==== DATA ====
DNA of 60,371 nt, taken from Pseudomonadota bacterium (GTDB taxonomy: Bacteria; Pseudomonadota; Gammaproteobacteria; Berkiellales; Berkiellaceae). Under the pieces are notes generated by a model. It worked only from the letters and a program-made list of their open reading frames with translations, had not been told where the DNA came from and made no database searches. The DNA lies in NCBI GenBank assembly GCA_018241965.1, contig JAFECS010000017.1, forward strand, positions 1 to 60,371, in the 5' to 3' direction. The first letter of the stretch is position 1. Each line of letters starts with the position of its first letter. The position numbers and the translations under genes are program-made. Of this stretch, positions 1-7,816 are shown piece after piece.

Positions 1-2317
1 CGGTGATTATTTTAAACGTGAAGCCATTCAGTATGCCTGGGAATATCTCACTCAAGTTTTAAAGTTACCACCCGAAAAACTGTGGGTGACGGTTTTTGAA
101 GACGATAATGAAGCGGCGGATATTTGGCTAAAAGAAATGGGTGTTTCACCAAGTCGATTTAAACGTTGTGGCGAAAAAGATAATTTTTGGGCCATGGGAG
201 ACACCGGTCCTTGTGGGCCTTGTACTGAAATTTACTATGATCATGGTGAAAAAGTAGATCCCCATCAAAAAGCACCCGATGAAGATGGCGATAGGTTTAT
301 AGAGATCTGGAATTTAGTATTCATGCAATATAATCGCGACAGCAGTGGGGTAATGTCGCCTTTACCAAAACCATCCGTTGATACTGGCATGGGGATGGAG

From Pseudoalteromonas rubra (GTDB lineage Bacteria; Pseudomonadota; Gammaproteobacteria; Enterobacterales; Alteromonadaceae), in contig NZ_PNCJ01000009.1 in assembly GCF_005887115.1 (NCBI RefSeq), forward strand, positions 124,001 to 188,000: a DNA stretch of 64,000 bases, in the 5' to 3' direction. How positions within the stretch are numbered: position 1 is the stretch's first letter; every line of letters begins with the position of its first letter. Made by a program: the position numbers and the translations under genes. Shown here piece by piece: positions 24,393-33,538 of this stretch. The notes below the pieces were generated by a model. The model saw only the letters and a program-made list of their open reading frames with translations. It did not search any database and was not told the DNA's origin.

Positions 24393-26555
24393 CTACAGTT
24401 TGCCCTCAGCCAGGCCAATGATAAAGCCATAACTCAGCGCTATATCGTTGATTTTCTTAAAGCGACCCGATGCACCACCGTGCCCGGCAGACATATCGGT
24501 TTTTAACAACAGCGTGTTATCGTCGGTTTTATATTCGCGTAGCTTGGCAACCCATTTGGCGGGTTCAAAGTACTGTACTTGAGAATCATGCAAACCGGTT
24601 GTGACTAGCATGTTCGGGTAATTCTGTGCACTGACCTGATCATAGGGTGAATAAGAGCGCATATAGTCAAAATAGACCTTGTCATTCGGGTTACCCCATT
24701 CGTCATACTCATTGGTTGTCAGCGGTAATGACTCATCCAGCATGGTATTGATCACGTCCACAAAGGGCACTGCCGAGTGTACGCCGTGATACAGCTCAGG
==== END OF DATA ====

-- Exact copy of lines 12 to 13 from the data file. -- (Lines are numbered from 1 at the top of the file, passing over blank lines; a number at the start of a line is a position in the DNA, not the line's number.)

24601 GTGACTAGCATGTTCGGGTAATTCTGTGCACTGACCTGATCATAGGGTGAATAAGAGCGCATATAGTCAAAATAGACCTTGTCATTCGGGTTACCCCATT
24701 CGTCATACTCATTGGTTGTCAGCGGTAATGACTCATCCAGCATGGTATTGATCACGTCCACAAAGGGCACTGCCGAGTGTACGCCGTGATACAGCTCAGG